British Parliamentary Report Condemns Government’s Slow COVID-19 Response

A report produced by the British parliament says a state of “groupthink” among government officials led to a costly delay in ordering a nationwide lockdown in the first days of the COVID-19 pandemic. 

The 151-page report from the joint science and health committees in the House of Commons says Prime Minister Boris Johnson’s Cabinet deliberately engaged in a “slow and gradualist approach” in the first few months of 2020 as officials sought to manage instead of suppress the spread of the virus. 

The joint inquiry says the virus was able to take hold across Britain because of that “fatalistic” strategy, which was finally abandoned as the country’s National Health Service risked being overwhelmed by the rapidly rising number of cases. 

The report also criticized Johnson’s government for its “slow, uncertain and often chaotic” testing and tracing system, while noting a failure between national and local governments and other public bodies to share data. 

The lawmakers concluded the government’s response to the pandemic was “one of the most important health failures” in Britain’s history.

In an interview with Sky News, Stephen Barclay, Johnson’s Minister for the Cabinet Office, repeatedly declined to apologize for the government’s actions. 

“We followed, throughout, the scientific advice,” he said. “We got the vaccine deployed extremely quickly, we protected our [National Health Service] from the surge of cases.”

“Of course, if there are lessons to learn we’re keen to do so,” he added. 

The final report was compiled from hours of testimony given by more than 50 witnesses, including former health secretary Matt Hancock and Dominic Cummings, the prime minister’s former special adviser, who has emerged as a vocal critic of Johnson’s handling of the pandemic.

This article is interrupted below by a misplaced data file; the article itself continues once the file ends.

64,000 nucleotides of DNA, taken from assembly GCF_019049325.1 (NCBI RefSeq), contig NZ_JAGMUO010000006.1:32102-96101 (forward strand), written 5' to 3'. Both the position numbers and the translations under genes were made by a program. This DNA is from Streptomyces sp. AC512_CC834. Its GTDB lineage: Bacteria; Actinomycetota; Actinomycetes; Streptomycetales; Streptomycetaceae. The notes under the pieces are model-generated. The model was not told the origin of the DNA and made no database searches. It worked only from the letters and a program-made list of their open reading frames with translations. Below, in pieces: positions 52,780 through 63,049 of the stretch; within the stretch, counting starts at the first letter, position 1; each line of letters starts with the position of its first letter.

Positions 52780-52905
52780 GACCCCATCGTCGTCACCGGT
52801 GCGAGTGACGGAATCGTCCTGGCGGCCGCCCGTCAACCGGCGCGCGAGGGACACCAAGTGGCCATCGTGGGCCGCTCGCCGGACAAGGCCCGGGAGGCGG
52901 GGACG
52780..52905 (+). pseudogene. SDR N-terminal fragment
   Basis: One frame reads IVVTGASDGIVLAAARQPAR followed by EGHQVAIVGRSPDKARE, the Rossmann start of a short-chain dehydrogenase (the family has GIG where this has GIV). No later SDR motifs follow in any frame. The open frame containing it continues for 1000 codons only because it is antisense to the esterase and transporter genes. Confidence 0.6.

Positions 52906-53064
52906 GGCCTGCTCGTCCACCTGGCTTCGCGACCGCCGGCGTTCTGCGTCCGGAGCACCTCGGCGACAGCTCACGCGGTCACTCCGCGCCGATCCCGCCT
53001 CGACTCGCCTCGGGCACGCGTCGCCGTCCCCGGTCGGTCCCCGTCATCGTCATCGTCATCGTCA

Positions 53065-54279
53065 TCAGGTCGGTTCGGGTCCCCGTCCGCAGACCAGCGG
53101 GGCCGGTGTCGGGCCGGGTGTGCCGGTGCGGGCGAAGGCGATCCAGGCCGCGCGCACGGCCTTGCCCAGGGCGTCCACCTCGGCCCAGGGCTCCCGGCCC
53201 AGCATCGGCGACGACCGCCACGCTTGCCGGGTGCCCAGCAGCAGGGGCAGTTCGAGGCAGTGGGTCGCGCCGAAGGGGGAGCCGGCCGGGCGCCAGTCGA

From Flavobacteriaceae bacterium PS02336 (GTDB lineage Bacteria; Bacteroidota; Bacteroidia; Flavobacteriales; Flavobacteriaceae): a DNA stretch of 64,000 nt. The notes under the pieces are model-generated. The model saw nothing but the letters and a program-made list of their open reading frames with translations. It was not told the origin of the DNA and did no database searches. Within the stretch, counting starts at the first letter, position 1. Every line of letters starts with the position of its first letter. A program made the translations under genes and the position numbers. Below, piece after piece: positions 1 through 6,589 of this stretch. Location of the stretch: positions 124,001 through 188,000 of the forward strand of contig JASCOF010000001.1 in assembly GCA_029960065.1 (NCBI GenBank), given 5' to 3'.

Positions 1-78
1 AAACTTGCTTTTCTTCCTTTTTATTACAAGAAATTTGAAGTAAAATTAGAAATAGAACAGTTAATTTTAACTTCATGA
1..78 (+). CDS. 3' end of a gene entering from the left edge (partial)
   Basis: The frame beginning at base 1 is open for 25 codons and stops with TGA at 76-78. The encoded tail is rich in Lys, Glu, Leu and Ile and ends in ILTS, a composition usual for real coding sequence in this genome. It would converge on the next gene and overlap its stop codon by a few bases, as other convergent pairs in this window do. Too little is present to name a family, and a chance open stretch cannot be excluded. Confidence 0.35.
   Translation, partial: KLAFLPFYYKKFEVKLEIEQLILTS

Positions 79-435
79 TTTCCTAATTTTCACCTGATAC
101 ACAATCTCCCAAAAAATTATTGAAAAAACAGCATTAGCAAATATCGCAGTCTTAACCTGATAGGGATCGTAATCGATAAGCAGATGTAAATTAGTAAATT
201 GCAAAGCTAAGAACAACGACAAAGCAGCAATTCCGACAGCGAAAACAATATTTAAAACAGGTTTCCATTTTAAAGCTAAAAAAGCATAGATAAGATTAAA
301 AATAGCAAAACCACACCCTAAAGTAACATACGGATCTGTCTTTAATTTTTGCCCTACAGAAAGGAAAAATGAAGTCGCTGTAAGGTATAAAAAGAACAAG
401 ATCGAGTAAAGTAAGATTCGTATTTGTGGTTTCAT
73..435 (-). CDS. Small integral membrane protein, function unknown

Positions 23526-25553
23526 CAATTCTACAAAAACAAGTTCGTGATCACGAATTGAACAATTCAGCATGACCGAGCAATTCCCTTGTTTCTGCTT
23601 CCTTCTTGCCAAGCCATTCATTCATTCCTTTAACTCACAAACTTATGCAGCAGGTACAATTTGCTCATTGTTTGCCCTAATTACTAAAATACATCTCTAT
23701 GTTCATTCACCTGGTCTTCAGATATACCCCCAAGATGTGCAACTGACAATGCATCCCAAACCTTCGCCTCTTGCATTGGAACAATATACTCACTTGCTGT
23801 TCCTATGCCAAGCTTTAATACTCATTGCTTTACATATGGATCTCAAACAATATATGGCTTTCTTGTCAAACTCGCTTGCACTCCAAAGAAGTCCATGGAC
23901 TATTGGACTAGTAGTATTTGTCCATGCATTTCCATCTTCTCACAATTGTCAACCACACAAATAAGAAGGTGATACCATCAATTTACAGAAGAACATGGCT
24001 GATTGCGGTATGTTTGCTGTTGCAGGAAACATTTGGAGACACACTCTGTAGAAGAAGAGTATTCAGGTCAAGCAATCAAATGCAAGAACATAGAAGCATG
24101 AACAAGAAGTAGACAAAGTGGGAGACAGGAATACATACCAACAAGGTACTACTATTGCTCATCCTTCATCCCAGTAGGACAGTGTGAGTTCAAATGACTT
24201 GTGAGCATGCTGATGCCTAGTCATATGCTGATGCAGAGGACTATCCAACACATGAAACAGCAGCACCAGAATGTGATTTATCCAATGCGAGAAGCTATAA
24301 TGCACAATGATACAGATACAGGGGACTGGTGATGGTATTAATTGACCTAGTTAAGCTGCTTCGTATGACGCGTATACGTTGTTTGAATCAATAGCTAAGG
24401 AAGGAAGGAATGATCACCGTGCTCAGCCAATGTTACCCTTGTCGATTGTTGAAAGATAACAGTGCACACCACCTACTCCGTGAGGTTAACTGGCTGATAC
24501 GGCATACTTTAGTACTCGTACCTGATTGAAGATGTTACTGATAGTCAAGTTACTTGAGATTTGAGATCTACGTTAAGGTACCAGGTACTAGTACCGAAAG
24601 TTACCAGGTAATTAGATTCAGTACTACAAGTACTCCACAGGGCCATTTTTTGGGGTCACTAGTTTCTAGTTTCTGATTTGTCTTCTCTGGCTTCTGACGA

In France, officials have released a new study that shows people who are vaccinated against COVID-19 are far less likely to die or be hospitalized, even in the presence of the delta variant.

Researchers compared the outcomes of 11 million vaccinated people against an equal number of unvaccinated people beginning in December 2020. The study found the risk of someone contracting the coronavirus was reduced by 90% about 14 days after receiving a second dose of the Pfizer, Moderna or AstraZeneca vaccines. The single-dose Johnson & Johnson vaccine was not included in the study, since it was authorized much later in France.

The study says the vaccines are nearly as effective against the delta variant, with 92% protection for people between 50 and 75 years old, and 84% for people 75 years old and older. It also says the vaccines maintained their high level of effectiveness during the five months the study was conducted.

Some information for this report came from the Associated Press, Reuters, Sky News, and Agence France-Presse. 


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